Built in 1957 with private funds, Tampa’s Fairyland Park and Zoo was situated on 15 acres and free. Advertising referred to the attraction as a “storybook park for children”; however, people of all ages enjoyed the various fable-themed life-size figures and props. The City of Tampa shuttered Fairyland in 1996. All of the items were placed in an outdoor storage lot and ultimately forgotten. Twenty years later, the deteriorated figures were discovered and scheduled to thrown out. Tampa Mayor Bob Buckhorn referred to them a “junk pile,” yet refused to donate them to a preservation group. After public outcry, the city decided to auction them off. The heated auction grossed the city $28,300.
Save Fairyland! was created to solicit donations to purchase the lots and to raise awareness. They kept Facebook group members abreast of the auction. Although two mystery bidders attempted to thwart the bids and pushed winning bids to higher than expected prices, local businessman Gonzmart won 11 out of the 12 lots. The final price shocked members who were thrilled with a figurative Knight in Shining Armor defeating the outside bidders. The group continues to post restoration pictures along with Fairyland-related endeavors. To follow the restoration process, join the Facebook group: https://www.facebook.com/groups/savefairyland/.
The auction serves as an important lesson and strategy for other groups hoping to preserve the past. Perseverance pays off.
For more information view https://www.tampapix.com/zoo_old.htm. It is an excellent resource providing historical information, as well as loads of pictures.
Mothman Turned 50: Let’s Celebrate
Sightings of the red-eyed, 7 foot tall half man/half flying creature turned 50 last November. Although “Mothman,” as he was called, only appeared in Point Pleasant, West Virginia, from November 1966-December 15, 1967, he still captures the imaginations of cryptozoologists, paranormal researchers, and general urban legend fans. He has spawned an entire industry in the small town. There’s a Mothman Museum; TNT Tours to see McClintic Wildlife Management Area, where the first documented sighting occurred; evening U.F.O. sky watches; and the popular Mothman Festival. This year the festival will celebrate the 50th anniversary.
Mothman descended into the quite town of Point Pleasant on November 15, 1966. Two couples were taking a cousin out to the abandoned TNT factory for some night hiking. Upon arrival at the chain-linked fence, the five young adults reported encountering a 7’ feathery creature with large wings (possibly 15 feet wide). They quickly returned to the car and sped off into town. This begins the sightings made more popular by John A. Keel’s The Mothman Prophecies book published in 1975.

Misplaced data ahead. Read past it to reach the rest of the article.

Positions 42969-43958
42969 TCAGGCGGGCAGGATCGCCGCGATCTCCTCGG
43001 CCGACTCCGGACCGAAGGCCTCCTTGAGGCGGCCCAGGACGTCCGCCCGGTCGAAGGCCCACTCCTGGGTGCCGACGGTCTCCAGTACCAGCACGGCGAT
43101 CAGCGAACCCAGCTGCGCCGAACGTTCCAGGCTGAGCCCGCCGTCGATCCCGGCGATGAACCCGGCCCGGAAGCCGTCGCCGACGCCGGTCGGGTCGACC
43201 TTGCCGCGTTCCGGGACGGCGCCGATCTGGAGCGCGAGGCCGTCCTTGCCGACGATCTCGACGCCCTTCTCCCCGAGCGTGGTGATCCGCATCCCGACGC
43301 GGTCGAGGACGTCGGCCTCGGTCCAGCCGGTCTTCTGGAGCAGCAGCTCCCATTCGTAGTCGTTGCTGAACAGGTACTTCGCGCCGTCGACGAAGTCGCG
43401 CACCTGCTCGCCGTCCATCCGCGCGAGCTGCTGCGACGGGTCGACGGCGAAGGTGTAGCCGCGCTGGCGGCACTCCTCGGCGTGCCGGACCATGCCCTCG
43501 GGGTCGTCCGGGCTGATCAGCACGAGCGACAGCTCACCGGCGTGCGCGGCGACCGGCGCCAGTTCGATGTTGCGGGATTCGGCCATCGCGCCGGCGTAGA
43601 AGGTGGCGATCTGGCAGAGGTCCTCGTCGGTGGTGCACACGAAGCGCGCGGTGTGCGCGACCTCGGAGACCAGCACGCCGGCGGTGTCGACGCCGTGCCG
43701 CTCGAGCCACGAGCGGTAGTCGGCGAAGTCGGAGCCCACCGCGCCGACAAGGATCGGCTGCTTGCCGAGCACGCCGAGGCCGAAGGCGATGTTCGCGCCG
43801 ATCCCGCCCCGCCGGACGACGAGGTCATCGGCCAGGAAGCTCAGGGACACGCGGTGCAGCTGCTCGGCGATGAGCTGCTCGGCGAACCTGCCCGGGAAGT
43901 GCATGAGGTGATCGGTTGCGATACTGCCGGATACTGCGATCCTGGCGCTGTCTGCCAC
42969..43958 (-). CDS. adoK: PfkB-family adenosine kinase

The first “Congress,” outdated word for festival, began over Labor Weekend in 1968 when Saucer News editor, Gray Barker, organized a small event. Forty-six people attended and participated in touring the Silver Bridge disaster, learning about Shawnee leader Cornstalk who was murdered in the area in 1777, and a “saucer watch,” whereby people stared up into the clear evening sky searching for U.F.O.s. Apparently, the Congress was a success. Renamed the Mothman Festival, the current event has been running for 16 years.
This year the event returns to downtown Point Pleasant, West Virginia, on September 16-17, 2017. Vendors, live music, food services, and a 5K run are planned. Admission to the Main Street events is free; however, nominal fees will be charged for the TNT tours and other additional events. According to the Official Mothman Festival Facebook page, https://www.facebook.com/mothmanfestival/, 1,505 people are interested in attending and nearly 500 confirmed. Quite an uptick from the original 46.
Mothman is truly Americana. Other similar sightings have been reported, but none have the Appalachian appeal that Mothman brings to West Virginia. Definitely worth a visit.
For more information, visit: http://mothmanfestival.com/
End of Uniquely Americana Entertainment: World-Famous Ringling Closing
“There’s a sucker born every minute.”
Feld Entertainment Inc., owner of Ringling Bros. and Barnum & Bailey Circus, will turn down the lights one last time this May, 2017. The circus had a robust 146 year run. Kenneth Feld, Chairman and CEO, cited several reasons for shuttering the iconic circus: high operating costs, declining ticket sales, changing public opinions, and protesting organizations. Ultimately, the circus industry has lost the battle with motion pictures, streaming services, and game systems. With Ringling closing, the era of uniquely Americana circus curiosities ends.